The Musings Of An Opinionated Sod [Help Me Grow!]

I Seem To Have Inadvertently Become Paris Hilton’s Sugar Daddy …
June 21, 2013, 6:03 am
Filed under: Comment

Dear Hilton Hotel Sydney …

I had a very nice stay with you during my recent trip to Australia.

Sure, you were pretty expensive for basic things like Diet Coke and a packet of peanuts, but it was very nice … or should I say it was very nice until I checked my credit card bill and saw you had decided to sneakily charge me for an additional nights stay to the bill I had already paid.

And what did you do when I called you to question it?

You said I’d been charged because I was a ‘no show’, despite the fact you also acknowledged [1] I had already been in your hotel for a number of days and [2] I had checked out exactly when the booking said I would – which seems to be pretty good proof I WAS ACTUALLY THERE!!!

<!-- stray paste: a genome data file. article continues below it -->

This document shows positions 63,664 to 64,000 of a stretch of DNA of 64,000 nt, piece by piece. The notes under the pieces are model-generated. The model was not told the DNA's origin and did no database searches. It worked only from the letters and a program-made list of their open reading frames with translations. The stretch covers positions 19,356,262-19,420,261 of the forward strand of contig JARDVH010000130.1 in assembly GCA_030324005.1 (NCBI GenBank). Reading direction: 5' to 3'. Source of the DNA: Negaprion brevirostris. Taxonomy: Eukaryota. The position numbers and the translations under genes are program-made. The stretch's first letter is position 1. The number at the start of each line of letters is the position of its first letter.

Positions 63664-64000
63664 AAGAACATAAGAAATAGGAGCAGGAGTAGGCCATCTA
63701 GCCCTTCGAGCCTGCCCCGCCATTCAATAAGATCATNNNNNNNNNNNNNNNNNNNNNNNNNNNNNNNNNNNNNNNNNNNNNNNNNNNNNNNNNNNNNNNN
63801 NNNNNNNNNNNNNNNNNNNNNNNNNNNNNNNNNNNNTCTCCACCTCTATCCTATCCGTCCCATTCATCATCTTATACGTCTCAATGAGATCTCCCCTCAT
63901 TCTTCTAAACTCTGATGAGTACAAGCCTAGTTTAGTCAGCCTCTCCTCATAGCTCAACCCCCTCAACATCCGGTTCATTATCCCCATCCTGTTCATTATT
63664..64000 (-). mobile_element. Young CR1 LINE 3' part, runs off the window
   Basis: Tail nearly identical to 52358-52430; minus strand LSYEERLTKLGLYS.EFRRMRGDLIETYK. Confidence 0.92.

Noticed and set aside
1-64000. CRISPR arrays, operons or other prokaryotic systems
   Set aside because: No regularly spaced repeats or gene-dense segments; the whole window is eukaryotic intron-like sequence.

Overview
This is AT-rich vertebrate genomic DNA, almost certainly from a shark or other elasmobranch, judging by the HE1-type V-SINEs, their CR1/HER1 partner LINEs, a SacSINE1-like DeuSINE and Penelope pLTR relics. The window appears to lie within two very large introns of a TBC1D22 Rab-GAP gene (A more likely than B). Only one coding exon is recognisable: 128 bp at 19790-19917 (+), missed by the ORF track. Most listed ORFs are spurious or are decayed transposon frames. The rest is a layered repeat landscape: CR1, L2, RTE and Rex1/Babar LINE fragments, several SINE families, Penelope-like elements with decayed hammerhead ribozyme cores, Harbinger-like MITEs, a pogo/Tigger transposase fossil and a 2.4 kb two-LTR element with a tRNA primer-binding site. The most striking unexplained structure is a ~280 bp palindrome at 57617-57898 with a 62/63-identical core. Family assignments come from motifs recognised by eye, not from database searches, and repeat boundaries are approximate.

And what did you do when you heard this?

Did you go, “Oh so sorry sir, there must have been an error with our system, let me reimburse you right away”

No. You said it would take TEN DAYS to investigate and this shouldn’t be taken as an acceptance of liability.

Oh but hang on, there’s more.

You see rather than accept that there must be some sort of mistake, you then added that the only explanation must be that I “must have booked an additional night”.

Now listen here Hilton Hotel.

As much as I like throwing money away on stupid technology, even I wouldn’t rent another room in a hotel I was already staying in just because I could.